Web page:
Introducing the Future Perfect
Once students have a grasp of the Italian future simple tense, introduce them to the future perfect tense. Start by writing a sentence on the board, such as:
Quando avrò finito di mangiare, leggerò. (When I have finished eating, I will read)
Ask students to write the sentence down in their notebooks, underline each of the verbs, and note what tense each verb is conjugated in. Students should have avrò as the “future simple of avere," finito as the “past participle of finire," and leggerò as the “future simple of leggere." If students are having a hard time identifying the different verb tenses, make a note of it to review those forms again. Point out to students that with the future perfect tense in Italian, essere or avere is put in the future simple, while the second verb is put in the past participle.
Explain to students that the future perfect tense is used in two ways:
- A future action that happens before another relevant action in the future.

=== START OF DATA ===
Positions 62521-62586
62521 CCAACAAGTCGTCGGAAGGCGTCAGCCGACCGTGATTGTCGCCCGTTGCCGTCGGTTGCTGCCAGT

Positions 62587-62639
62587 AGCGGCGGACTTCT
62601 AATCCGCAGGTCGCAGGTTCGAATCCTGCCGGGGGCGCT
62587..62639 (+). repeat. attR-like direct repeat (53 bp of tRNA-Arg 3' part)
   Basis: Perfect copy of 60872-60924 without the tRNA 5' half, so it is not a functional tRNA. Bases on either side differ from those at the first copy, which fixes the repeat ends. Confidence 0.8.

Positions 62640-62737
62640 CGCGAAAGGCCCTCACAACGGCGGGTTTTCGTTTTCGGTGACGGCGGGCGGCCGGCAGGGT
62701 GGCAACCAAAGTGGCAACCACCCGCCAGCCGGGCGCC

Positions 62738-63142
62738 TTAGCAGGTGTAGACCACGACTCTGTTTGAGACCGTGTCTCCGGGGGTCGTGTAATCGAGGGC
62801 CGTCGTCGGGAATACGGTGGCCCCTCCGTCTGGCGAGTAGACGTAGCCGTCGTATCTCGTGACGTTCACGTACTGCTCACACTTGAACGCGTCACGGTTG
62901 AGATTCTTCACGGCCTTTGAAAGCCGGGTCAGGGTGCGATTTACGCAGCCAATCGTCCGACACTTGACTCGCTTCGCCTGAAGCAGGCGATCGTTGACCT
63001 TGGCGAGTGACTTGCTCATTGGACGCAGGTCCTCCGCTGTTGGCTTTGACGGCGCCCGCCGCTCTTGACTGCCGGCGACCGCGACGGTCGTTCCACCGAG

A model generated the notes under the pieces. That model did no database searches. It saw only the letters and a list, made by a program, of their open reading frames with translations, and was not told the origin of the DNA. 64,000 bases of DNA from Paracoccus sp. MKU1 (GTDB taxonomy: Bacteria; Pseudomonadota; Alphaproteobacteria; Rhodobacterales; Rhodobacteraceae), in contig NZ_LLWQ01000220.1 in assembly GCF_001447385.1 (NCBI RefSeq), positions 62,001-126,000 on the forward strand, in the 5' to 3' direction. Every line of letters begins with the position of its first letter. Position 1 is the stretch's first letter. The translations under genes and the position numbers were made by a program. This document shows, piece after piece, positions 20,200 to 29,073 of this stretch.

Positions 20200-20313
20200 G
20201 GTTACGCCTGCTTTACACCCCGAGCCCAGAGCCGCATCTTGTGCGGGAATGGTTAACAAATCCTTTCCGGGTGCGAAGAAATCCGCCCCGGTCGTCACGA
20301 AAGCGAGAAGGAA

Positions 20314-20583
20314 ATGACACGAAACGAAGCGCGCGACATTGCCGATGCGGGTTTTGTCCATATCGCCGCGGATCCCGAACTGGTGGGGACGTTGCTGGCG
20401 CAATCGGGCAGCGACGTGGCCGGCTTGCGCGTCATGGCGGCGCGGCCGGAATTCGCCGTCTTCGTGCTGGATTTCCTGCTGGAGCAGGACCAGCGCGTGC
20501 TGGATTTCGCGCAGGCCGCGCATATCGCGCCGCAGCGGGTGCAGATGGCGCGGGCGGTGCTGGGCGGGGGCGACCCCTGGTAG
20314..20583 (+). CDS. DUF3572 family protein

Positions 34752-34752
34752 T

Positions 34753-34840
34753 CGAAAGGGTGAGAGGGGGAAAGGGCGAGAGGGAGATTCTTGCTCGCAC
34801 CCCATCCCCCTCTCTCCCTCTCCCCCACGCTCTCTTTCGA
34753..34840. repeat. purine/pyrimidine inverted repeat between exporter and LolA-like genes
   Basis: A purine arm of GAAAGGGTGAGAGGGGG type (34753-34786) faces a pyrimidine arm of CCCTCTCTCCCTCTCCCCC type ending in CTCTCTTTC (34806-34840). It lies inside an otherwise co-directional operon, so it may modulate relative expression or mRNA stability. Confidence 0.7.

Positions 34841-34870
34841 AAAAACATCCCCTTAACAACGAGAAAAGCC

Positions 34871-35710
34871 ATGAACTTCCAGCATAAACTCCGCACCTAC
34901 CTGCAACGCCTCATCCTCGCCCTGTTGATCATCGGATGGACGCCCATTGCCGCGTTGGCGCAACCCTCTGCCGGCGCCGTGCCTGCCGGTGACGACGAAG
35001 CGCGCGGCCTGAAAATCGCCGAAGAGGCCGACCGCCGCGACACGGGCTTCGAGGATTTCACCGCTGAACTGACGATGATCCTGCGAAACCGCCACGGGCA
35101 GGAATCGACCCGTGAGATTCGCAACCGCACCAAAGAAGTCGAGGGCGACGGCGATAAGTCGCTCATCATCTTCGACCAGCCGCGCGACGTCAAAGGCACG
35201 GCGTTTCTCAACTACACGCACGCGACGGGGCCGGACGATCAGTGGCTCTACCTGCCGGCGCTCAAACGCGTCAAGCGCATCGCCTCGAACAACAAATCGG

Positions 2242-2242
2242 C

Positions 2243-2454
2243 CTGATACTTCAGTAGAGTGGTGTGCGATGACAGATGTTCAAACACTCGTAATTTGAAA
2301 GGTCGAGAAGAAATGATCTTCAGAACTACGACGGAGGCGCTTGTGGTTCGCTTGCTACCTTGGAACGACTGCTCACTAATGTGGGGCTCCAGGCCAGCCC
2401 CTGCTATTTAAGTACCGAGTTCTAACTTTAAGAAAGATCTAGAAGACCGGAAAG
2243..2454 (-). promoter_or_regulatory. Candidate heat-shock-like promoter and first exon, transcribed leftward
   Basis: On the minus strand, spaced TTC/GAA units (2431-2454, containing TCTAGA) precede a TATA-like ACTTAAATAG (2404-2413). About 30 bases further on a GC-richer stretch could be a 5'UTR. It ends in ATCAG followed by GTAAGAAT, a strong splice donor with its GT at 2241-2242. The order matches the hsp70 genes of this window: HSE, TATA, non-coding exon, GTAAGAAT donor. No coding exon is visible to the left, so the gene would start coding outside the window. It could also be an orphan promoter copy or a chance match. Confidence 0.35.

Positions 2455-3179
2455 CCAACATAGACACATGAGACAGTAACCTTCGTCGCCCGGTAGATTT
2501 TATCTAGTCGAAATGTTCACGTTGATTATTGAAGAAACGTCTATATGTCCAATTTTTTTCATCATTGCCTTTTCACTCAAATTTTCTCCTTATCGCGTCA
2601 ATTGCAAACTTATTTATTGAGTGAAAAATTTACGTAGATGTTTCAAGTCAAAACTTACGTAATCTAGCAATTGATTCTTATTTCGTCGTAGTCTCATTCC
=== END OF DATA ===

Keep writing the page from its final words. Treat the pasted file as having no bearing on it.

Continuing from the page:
- Expressing uncertainty or doubt about something that has already occurred.
Ask students which of the two usages the example fulfills. To illustrate the point, draw a timeline on the board. Ask students which action occurs first: eating or reading? Which happened second in the timeline? Point out to students that when a future perfect sentence follows the first incident, it can start with dopo che or quando.
Also practice using the future perfect tense and uncertainty with the students, making sure they understand the difference. Try the sentence:
Sarai stato stanco la settimana scorsa, dopo tre esami. (You must have been tired last week after three examinations)
Ask students: How is this sentence different from the first example? Make sure they can tell the difference between the two usages of the future perfect tense. At the end of the lesson, pass out a worksheet that gives examples of each type, and ask students to write down which condition the example fulfills.